Welcome to the latest installment of the “What Went Wrong?” series – the Marcus Mariota edition. Ever since he entered the NFL in 2015, fantasy football owners have been waiting for the breakout from the former Oregon QB. 2018 was no different. Owners kept waiting…and waiting…and waiting some more, but it still hasn’t come to fruition. For Mariota, the answer to “What went wrong?” may seem simple on the surface, but there’s more to the story than just injury. Let’s take a deeper dive into Mariota’s 2018 season and look towards what to expect in 2019.
What Went Wrong
The Titans finished the 2018 season with a record of 9-7, barely missing the playoffs after a Sunday night “win and you’re in” loss to the division rival, Indianapolis Colts. Overall, you could argue it was a successful season for the team after the hire of first year head coach, Mike Vrabel. The same cannot be said for Marcus Mariota when it comes to fantasy football. He was drafted as the QB18 in 2018 drafts and finished as the QB23. Now, it’s unlikely that Mariota ruined your fantasy football season, especially since he was drafted as a QB2 for fantasy football purposes or was utilized as a streaming option week to week, but he was still drafted ahead of guys like Dak Prescott and Mitch Trubisky.
Injuries are a big deal as to why Mariota was irrelevant for fantasy football in 2018, but let’s dive into the numbers first. As a team, the Titans offense was…not good. They ranked 27th in the league in points/game, 25th in yards/game, and 29th in pass yards/game at a shallow 185.9 yards. Where did they excel? In the running game, where they ranked 7th in the NFL in rush yards/game with 126.4 yards. The narrative was there in 2018 – Will Mike Vrabel, who brings a defensive mind to the Titans coaching staff, be more conservative and turn towards a ‘ground and pound’ approach on the offensive side of the ball? It turns out the answer here is a resounding, yes. The trend is not a good one for Mariota or the pass catchers in Tennessee from a fantasy perspective. Since 2016, the team’s total pass attempts continues to decline and the team’s total number of offensive plays run is on the decline.
|Year||Pass Attempts||Rush Attempts||Total Plays|
Okay, now it’s time to talk injuries. I am a physical therapist after all, so it would be out of character for me to not discuss the injuries Mariota suffered in 2018. Mariota played in just 14 games last season, compiling a modest 2,528 passing yards, 11 passing TD, and 8 INT. Here’s the bottom line: Mariota was not healthy in 2018.
After injuring his throwing elbow in Week 1, it was a downward spiral that was worse than we initially thought. Here’s the list of injuries suffered by Mariota in 2018 alone: ulnar nerve contusion, stinger, AC joint sprain, strained oblique, broken rib, and a ruptured plantar fascia. This cocktail of injuries makes it very clear as to why Mariota put up the worst statistical season of his career, and it’s amazing he was even on the field at times. The ulnar nerve issue caused Mariota to struggle to grip the football, which is obviously a huge handcuff on his throwing motion. Combine that with an AC joint sprain, an oblique strain, and a broken rib and it’s no wonder Mariota struggled to find his receivers in 2018. All of these injuries affect the shoulder and power associated with throwing a football.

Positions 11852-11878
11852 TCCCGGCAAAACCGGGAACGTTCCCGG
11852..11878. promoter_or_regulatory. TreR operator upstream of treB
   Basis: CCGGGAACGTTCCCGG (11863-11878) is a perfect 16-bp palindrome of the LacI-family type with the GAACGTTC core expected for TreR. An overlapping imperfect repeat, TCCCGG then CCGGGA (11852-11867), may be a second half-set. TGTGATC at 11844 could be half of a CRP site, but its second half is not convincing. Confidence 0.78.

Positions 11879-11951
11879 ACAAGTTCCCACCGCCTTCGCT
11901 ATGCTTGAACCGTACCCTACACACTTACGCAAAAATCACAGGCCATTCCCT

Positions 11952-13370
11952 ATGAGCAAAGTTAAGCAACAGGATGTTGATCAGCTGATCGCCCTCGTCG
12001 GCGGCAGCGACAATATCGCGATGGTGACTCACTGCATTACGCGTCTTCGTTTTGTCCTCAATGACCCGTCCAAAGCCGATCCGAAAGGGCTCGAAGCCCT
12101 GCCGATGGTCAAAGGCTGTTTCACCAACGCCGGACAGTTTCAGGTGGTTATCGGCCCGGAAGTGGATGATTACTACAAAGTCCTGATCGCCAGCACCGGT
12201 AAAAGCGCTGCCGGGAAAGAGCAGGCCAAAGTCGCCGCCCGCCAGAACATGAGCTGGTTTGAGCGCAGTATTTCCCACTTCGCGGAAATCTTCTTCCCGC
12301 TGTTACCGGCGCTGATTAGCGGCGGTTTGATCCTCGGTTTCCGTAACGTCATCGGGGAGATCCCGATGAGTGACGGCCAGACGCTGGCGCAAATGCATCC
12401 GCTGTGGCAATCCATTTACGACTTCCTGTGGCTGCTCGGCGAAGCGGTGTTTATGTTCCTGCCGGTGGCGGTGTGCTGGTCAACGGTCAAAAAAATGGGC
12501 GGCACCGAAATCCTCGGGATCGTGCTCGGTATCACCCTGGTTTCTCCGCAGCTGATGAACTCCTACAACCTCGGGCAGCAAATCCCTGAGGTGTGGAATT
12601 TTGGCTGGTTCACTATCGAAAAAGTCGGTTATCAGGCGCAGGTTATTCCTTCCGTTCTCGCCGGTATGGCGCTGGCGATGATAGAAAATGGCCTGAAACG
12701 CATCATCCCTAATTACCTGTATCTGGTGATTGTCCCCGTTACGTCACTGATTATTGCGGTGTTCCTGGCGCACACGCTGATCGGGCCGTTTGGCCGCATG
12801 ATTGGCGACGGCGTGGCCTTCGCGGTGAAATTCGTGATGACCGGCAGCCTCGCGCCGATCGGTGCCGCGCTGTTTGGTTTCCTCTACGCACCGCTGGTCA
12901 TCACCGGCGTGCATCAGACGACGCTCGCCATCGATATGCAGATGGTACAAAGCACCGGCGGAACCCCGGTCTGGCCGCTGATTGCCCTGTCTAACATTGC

Key Lessons Learned
1) Head coaching philosophy matters. Mike Vrabel was a defensive coordinator and a linebackers coach prior to becoming the head coach in Tennessee. It makes sense that the team wanted to run more, pass less, and control the clock.
2) Playing through injury will affect a player’s ability to perform at an optimal level, which affects all players around the injured player.
3) Believe the Titans’ coach speak. All offseason, the staff has been hyping up Derrick Henry, stating that they want to build around the run game. At times, we can fall victim to coach speak, but if we go off the numbers alone, it appears they’re telling the truth. Derrick Henry should be a focal point in 2019.
2019 Outlook for Marcus Mariota
Overall, Mariota’s 2018 season should be considered a wash. He wasn’t healthy at all, not even for one entire game. Think about that for one second – he played an entire season injured. Now, the question remains – will Mariota return to full health and play at a higher level? Yes, he certainly should if we go off his injuries and the associated recovery timelines alone.
However, a second question remains – will the team lean so heavily on the ground game that it won’t even matter how well Mariota plays from an efficiency standpoint? The numerical trends suggest that the team will continue to rely on the running game rather than the passing game, and in an offense that runs fewer plays than the majority of the league, Mariota will have to have a very efficient season for him to be relevant in fantasy football. Expect Mariota to improve his on-field performance for the Titans, but don’t expect much when it comes to fantasy football. The emphasis on the rushing attack is likely to make Mariota just a weekly streamer or a backend QB2 in superflex formats.